The measurement of the zero line is very desirable with the use of electrodynamic transducers, since only in that way can any noise be detected, and an evaluation be made of the readings exceeding the zero line. As a result of the selection according to the invention of the length of the burst signal, many reflection readings are determined, so that a suitable integration can be made. The method has the advantage over a complete digitization of the analog receiver signal with a high sampling rate that the information can be reduced to the amount required by the hardware, and thus, depending on the order of magnitude, only 50 to 100 values preferably need to be read into the computer and processed there. Therefore this method makes possible a very rapid evaluation of the receiver signals, so that the cycle frequency is essentially determined by the decay of the revolving wave and not by the time it takes for evaluation.

For discontinuities located exactly underneath the transmitting transducer, or exactly on the opposite site, under certain conditions there can be extinctions of the reflection signals running in both directions at the site of the receiver. To remedy this, a refinement of the invention proposes that wave pulses running in both circumferential directions be generated alternately in the test cycle at two sites separated from one another in the circumferential direction, whereby the site of the reception for the reflected pulse is different from that of the damped pulse, and the corresponding sequence of receiver signals is evaluated separately. With this refined process, by an evaluation of the damping of the waves, it is possible in particular to detect discontinuities having a different orientation in relation to the axis of the test piece. This refinement of the process can simultaneously serve as a test of the coupling interface for probe-to-specimen contact. The sensitive longitudinal defect detection capability according to the process embodied by the invention remains fully realized.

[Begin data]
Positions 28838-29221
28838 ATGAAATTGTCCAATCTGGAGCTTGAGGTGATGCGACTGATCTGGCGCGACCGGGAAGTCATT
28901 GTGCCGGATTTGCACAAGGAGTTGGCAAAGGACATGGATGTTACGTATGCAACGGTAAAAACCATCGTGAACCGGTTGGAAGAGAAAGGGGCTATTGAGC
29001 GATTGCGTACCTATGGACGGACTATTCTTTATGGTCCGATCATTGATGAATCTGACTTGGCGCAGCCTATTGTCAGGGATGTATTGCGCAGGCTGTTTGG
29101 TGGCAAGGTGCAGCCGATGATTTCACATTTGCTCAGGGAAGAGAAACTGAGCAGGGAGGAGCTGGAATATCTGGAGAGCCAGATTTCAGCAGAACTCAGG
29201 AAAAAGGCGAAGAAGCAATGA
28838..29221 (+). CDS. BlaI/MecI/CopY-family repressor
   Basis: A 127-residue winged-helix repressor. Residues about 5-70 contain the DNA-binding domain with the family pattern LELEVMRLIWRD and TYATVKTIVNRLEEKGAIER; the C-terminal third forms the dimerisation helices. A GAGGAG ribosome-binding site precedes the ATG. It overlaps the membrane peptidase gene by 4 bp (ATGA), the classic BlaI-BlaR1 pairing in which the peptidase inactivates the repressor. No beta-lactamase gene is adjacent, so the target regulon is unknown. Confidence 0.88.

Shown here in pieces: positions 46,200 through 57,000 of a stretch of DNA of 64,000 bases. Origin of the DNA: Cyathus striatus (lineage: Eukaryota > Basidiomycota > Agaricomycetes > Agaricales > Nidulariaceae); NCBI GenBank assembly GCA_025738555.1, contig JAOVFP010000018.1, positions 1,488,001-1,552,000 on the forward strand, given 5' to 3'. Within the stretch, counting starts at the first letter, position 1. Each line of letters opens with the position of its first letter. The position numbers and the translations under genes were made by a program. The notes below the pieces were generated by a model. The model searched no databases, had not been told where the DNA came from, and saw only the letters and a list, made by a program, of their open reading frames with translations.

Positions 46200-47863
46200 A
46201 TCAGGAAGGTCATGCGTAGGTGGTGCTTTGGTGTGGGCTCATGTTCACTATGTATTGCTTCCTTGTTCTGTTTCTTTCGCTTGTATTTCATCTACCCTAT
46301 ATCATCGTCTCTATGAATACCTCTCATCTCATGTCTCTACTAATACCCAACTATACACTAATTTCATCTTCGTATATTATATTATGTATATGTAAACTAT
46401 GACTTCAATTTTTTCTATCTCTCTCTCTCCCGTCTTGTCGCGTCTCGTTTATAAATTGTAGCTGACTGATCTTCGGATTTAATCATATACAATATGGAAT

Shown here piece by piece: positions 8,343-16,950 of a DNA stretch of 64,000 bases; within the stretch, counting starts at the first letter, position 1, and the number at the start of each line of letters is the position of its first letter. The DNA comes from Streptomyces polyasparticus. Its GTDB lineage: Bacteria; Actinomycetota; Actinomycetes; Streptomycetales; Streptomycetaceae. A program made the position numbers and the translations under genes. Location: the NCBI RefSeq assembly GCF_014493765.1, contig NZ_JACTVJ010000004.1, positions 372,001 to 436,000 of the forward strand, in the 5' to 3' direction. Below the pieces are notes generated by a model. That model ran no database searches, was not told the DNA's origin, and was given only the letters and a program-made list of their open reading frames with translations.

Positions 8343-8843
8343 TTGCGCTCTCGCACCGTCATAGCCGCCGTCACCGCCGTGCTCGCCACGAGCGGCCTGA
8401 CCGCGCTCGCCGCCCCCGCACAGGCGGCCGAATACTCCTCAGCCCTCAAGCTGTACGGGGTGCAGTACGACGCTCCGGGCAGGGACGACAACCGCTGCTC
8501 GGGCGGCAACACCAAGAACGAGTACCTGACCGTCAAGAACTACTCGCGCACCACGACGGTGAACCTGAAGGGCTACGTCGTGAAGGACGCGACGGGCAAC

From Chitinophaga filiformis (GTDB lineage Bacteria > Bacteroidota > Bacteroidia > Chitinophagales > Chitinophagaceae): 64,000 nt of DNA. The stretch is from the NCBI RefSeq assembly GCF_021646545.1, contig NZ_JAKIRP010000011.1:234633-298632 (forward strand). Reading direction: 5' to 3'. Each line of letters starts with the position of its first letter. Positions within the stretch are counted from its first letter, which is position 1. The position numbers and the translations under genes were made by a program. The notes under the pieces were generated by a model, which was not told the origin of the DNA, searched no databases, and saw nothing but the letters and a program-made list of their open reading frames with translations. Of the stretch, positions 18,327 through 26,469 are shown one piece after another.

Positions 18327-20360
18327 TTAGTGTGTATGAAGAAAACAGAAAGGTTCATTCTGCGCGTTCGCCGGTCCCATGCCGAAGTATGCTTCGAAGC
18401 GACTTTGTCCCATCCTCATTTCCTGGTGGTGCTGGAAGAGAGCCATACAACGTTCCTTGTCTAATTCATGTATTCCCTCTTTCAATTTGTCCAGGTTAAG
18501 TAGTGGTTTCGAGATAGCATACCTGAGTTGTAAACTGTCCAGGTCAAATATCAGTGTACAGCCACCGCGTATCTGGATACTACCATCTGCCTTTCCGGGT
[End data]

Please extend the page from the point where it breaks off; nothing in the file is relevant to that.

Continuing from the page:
Electrodynamic transducers which preferably have separate transmitting and receiving coils are typically used to execute the process. These transducers according to the invention are characterized by the fact that the transmitting and receiving windings of the coil system are interleaved or interwound with one another on the same bobbin, so that the transmitting and receiving windings are offset from one another by one-quarter of the wavelength of the waves transmitted. Thus the wave trains running in both circumferential directions preferably have a phase relationship which is opposite at the site of the receiving transducer, and thus produce destructive interference.

For the combined process, in one circumferential plane, there are two fixed transducers offset from one another over the circumference of the test piece, and the sequence of the receiving signals of both transducers is typically inputted into an evaluation unit.